The long shadow cast by the use of surveillance technology and so-called lawful intercept tools has spread across much of the globe and has sparked a renewed push in some quarters for restrictions on the export of these systems. Politicians and policy analysts, discussing the issue in a panel Monday, said that there is room for sensible regulation without repeating the mistakes of the Crypto Wars of the 1990s.
The last couple of years have seen a major uptick in the use of surveillance technology by governments around the world. Researchers have found government agencies in many countries, including Egypt, Syria Iran and others, using surveillance technology to identify and track dissidents, journalists and activists.
Some politicians, especially in Europe, and privacy advocates have been calling for some regulation of the sale of such technologies, and on Monday Marietje Schaake, a Dutch member of the European Parliament who has publicly supported such regulations in the past, said she believes there’s a clear need for some sort of control of the export of surveillance technology and that it can be done without restricting commerce.
“There’s virtually no accountability or transparency, while he technologies are getting faster, smaller and cheaper,” she said during a panel discussion put on by the New America Foundation. “We’re often accused of over-regulating everything, so it’s ironic that there’s no regulation here. And the reason is that the member states [of the EU] are major players in this. The incentives to regulate are hampered by the incentives to purchase.
“There has been a lot of skepticism about how to regulate and it’s very difficult to get it right. There are traumas from the Crypto Wars. Many of these companies are modern-day arms dealers. The status quo is unacceptable and criticizing every proposed regulation isn’t moving us forward.”
In the 1990s, there was a pitched battle between the United States government and the technology community over the regulation of encryption software and its classification as a munition, which restricted its export. One of the points of argument by the government was the possibility that intelligence agencies would lose much of their ability to spy on foreign governments and citizens if encryption software was widely deployed on the Internet. A proposal at the time from the government sought to solve this problem through the use of key escrow, which essentially would allow the government to hold a copy of the private key for any user, giving it the ability to decrypt communications if there was a legal need.
The scars from that period of time have taken a long time to heal in the security community, and the resistance to export controls on other types of software can be traced to the Crypto Wars in some cases. But others see it as a road full of potential potholes and fear it could lead to broader regulation of the Internet as a whole. The panelists on Monday said they understood those concerns but saw control of surveillance technology as a way to protect, rather than hinder, online freedoms.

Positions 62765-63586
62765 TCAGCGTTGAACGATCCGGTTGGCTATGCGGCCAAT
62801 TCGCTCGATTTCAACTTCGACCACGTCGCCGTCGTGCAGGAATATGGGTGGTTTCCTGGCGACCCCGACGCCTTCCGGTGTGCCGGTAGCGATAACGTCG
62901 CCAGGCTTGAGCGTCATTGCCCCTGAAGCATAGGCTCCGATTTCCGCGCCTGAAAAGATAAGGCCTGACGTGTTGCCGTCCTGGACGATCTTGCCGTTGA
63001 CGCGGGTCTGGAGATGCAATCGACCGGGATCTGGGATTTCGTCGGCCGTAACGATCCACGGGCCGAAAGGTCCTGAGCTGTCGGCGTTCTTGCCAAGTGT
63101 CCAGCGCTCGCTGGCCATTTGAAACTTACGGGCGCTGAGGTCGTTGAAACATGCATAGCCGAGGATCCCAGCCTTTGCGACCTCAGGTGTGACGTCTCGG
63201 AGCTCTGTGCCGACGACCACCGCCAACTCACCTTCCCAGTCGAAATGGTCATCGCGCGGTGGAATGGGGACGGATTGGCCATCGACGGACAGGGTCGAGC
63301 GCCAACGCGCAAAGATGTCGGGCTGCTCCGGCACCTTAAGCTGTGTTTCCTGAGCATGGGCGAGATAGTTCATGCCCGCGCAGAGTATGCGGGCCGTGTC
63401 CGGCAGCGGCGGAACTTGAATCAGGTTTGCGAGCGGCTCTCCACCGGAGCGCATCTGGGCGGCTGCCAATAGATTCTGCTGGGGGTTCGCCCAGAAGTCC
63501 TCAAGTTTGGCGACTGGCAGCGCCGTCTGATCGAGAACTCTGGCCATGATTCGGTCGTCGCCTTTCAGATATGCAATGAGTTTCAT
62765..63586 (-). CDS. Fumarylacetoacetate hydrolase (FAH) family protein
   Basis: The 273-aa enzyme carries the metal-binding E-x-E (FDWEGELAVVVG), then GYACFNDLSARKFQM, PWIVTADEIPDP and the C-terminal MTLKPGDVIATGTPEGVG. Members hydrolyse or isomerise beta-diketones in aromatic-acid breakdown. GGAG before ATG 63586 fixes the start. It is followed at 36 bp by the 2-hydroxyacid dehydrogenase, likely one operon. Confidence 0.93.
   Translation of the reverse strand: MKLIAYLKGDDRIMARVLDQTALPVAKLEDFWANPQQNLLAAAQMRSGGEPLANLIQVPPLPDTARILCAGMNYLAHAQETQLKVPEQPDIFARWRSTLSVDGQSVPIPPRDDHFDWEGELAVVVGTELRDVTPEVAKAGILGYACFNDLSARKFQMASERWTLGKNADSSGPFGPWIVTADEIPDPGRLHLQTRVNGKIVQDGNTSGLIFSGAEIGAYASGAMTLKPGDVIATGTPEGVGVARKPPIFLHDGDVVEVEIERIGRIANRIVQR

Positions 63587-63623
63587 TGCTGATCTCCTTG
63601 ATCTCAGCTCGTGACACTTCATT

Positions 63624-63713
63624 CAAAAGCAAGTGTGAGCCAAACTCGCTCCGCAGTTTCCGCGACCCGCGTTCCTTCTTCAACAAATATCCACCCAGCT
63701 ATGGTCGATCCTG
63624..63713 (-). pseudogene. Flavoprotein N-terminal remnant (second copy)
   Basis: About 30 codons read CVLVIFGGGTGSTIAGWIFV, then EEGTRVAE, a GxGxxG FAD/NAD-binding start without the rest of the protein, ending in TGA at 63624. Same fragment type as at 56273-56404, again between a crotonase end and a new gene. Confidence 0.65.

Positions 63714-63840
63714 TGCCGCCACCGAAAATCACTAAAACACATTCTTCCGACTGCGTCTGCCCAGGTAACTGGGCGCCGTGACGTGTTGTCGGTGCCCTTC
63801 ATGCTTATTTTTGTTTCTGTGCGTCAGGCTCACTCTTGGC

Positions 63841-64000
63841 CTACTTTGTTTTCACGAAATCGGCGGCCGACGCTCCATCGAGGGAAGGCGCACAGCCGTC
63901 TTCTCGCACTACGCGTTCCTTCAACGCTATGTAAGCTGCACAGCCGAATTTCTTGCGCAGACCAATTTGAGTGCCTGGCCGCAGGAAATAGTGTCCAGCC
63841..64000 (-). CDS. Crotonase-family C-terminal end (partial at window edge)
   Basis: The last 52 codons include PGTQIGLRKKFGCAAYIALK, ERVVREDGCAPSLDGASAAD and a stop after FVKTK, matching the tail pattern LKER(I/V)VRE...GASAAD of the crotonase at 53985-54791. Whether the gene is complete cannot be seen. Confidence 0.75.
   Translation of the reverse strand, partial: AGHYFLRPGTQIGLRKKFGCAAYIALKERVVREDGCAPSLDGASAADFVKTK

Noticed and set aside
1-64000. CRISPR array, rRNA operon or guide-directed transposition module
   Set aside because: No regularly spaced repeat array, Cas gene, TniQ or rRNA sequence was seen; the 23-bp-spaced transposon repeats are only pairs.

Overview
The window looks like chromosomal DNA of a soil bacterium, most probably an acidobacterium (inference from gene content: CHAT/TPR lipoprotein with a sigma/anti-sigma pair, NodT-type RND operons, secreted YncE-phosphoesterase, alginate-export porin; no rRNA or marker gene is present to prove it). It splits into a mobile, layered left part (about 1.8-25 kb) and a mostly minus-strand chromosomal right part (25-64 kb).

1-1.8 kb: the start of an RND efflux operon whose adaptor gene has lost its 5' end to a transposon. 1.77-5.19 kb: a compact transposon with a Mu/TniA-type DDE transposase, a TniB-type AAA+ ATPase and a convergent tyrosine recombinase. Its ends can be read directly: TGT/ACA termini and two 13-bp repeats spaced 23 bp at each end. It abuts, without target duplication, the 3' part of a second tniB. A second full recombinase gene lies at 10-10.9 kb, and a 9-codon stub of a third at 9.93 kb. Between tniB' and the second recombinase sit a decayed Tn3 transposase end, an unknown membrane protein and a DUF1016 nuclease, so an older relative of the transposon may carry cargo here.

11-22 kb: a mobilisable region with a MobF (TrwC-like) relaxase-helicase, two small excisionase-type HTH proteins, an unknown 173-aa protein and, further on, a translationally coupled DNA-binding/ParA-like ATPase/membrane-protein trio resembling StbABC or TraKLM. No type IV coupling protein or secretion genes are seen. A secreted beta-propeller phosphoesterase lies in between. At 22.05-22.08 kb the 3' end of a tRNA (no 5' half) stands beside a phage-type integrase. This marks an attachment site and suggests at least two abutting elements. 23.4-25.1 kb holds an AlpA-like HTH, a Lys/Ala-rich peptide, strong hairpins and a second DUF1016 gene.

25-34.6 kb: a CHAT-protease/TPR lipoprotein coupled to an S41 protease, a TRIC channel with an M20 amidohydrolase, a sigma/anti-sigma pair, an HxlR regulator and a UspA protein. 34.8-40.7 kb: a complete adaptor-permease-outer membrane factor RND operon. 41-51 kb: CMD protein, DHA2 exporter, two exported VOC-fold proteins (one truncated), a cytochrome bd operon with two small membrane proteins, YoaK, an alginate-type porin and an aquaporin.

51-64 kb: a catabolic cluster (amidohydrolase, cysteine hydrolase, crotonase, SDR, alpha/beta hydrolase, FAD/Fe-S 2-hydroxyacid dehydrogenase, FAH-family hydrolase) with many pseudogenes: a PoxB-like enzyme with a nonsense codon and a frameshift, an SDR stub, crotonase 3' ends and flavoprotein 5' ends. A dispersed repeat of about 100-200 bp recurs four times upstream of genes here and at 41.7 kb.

“We look at the Internet as a medium for self-expression and it needs to be protected,” said Arvind Ganesan, director of the Business and Human Rights Division at Human Rights Watch. “Not everyone is going to respect the rule of law or people’s rights when they use these technologies. There are a number of companies out there selling these technologies in an unregulated fashion.”
Schaake said that while some companies make no bones about what their products are designed to do, others have found themselves in situations where a customer was using the technology for something they hadn’t anticipated, leading to an unusual situation.
“We’ve been asked by companies to apply sanctions so they could breach contract without being liable,” she said.
While the discussion of export controls for surveillance technology is a relatively new one, Schaake said she hopes that it will continue to evolve and eventually lead to an international agreement on how such tools should be sold.
“We’re not talking about over-regulating the Internet for the sake of regulating the Internet. What I hope will happen is that gradually a set of open norms will emerge. Right now, we’re not even close to knowing what norms we’re looking at. You have to start somewhere, and of course you will lose some market to someone, but we have real policies that are being compromised by these companies. That problem needs to be addressed. That’s why we’re seeking smart regulation to make that happen.”